More than a century after their parents’ birth, his daughters, Rosemary Selzer and Carmencristina Moreno, now 67 and 81, came to StoryCorps to share their memories of growing up surrounded by music, and the bittersweet legacy that their father left behind.
Photo: Carmencristina Moreno and Rosemary Selzer in March 2021
Top Photo: Carmen Moreno and Luis M. Moreno performed under the name of Los Moreno or El Dueto de los Moreno
Originally aired March 26, 2021, on NPR’s Morning Edition.
Waving Goodbye: Remembering a Mom Who Was “Strong In Everything”
A lesser-known part of StoryCorps’ work happens in StoryCorps Legacy, which gives people with life-threatening illnesses the chance to record their story, and their loved ones a chance to remember. Over the past nine years, we’ve recorded over 2,000 interviews through the program.
In this recording, we hear from Maria Rivas, who remembers her mom, Julia Medina. Julia was a single mom who raised ten children while working as a cleaning woman in Fresno, California.
For the last six years of Julia’s life, Maria took care of her mother as her health deteriorated.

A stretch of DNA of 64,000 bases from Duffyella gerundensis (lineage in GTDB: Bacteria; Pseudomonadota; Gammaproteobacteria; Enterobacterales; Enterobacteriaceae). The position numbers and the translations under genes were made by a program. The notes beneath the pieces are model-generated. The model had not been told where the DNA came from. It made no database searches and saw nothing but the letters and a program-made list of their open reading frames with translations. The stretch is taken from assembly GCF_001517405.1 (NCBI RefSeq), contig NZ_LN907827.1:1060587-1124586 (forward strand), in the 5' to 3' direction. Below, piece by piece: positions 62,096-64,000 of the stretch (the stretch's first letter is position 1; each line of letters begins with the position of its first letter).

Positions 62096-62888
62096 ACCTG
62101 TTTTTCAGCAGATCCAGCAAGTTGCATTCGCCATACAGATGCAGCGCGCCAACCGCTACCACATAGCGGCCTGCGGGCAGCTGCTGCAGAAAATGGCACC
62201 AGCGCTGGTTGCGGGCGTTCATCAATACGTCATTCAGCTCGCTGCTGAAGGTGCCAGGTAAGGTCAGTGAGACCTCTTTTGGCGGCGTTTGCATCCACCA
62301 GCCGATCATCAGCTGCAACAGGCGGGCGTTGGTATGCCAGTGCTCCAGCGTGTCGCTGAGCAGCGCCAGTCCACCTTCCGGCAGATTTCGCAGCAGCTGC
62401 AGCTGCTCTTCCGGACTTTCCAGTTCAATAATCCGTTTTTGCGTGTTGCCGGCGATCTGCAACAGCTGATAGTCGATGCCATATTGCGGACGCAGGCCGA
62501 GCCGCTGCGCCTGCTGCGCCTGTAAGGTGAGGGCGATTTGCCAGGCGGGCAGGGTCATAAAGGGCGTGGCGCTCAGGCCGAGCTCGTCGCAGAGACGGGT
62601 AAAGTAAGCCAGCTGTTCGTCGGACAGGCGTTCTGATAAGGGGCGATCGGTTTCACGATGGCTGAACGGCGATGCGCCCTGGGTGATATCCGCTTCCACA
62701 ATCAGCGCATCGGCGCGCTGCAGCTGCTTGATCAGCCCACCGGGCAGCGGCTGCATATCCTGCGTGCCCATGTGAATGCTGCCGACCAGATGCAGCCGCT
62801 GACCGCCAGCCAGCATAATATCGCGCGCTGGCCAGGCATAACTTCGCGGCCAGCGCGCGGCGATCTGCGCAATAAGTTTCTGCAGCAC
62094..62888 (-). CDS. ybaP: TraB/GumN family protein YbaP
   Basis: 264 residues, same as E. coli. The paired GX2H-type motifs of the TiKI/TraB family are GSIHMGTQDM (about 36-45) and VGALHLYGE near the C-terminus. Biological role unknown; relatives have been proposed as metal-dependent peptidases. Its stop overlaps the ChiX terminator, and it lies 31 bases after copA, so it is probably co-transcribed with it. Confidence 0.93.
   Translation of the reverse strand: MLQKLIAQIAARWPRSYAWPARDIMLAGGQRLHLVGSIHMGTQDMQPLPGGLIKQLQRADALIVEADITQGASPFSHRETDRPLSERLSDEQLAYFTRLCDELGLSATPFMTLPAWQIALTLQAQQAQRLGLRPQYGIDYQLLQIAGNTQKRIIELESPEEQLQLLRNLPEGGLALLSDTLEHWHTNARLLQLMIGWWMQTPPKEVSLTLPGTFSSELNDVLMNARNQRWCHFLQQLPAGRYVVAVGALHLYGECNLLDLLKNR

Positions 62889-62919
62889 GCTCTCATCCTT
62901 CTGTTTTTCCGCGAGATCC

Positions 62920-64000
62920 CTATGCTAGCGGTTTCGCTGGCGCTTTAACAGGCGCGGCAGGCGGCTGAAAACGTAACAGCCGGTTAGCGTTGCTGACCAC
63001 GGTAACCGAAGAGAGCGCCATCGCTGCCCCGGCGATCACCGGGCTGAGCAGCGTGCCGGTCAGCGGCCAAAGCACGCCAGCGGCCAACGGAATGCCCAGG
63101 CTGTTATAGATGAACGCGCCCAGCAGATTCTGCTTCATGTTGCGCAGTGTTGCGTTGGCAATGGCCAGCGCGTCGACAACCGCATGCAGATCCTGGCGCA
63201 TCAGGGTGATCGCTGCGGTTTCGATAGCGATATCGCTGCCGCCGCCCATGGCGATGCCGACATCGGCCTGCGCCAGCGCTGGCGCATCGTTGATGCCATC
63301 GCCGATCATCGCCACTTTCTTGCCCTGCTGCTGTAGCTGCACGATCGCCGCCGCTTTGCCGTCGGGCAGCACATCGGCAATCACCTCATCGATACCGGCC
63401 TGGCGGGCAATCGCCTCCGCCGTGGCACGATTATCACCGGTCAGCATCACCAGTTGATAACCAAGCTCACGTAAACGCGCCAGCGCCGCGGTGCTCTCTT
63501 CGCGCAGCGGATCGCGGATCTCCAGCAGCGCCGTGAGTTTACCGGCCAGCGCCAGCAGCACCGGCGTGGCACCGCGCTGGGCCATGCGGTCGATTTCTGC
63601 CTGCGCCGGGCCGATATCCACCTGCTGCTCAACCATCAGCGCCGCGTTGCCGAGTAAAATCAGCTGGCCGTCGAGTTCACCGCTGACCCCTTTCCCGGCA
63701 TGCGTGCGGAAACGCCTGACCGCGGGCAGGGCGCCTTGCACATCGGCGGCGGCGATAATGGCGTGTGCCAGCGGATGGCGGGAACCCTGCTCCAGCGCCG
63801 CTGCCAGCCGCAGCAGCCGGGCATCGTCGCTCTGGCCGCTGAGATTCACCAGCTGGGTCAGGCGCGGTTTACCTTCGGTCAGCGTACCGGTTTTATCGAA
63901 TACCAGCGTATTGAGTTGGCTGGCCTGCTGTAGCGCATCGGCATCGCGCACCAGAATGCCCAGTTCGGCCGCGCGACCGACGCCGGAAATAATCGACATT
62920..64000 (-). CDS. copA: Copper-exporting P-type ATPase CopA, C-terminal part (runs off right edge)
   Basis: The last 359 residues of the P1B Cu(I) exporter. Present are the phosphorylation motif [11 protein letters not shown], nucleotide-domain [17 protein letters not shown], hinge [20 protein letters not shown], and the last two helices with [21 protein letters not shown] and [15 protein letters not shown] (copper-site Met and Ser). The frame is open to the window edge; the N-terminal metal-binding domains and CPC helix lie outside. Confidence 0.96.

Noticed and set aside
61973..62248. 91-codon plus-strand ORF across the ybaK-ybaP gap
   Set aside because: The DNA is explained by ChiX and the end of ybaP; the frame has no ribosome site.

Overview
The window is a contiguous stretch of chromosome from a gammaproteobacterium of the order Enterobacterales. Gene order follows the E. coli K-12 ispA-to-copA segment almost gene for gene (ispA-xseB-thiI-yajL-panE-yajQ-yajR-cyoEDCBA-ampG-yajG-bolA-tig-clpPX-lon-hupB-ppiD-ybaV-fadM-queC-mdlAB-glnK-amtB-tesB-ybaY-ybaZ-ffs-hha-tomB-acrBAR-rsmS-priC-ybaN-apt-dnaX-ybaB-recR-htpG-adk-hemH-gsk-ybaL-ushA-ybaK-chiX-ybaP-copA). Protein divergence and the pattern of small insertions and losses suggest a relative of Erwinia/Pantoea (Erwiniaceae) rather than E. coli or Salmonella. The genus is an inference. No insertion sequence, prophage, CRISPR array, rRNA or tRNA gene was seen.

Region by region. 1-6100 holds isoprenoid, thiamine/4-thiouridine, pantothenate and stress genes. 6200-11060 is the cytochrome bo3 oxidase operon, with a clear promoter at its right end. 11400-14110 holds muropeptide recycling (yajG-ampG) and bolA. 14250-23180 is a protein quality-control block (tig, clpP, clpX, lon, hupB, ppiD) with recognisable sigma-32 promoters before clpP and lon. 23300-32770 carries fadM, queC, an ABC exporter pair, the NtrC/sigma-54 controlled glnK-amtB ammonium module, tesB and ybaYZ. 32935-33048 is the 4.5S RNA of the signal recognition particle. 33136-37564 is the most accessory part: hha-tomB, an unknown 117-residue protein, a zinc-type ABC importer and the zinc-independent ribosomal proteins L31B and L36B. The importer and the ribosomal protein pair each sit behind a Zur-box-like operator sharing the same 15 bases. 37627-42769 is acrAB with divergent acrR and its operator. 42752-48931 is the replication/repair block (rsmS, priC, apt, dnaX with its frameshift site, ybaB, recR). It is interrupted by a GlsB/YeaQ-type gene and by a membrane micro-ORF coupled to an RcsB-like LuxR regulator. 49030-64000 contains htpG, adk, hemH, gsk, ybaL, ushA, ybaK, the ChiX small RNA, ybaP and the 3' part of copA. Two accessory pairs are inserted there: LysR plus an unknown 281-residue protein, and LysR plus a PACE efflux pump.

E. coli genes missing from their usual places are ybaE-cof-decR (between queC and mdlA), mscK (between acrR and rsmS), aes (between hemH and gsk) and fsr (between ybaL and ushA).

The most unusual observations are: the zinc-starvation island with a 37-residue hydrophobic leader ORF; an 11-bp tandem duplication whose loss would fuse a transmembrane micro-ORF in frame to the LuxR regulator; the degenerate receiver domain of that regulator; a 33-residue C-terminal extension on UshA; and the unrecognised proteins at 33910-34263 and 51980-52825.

She came to StoryCorps to share her mom’s story with Caroline Dezan, a social worker at Hinds Hospice.
Top photo: Caroline Dezan and Maria Rivas at their StoryCorps interview in Fresno, CA on April 4, 2014. Courtesy Caroline Dezan.
Middle photo: Maria Rivas poses with her mom, Julia Medina, at a Christmas in the years before her mom got sick. Courtesy Maria Rivas.
Bottom photo: Maria Rivas poses with a picture of herself and her mother, as well as the picture of her mother waving as she drives away. Caroline Dezan for StoryCorps.
This interview was recorded in partnership with Hinds Hospice as part of StoryCorps Legacy, which provides people of all ages with serious illness and their families the opportunity to record, preserve, and share their stories by partnering with organizations across the country, including hospitals and clinics, pediatric centers, hospice and palliative care departments, and disease-specific organizations.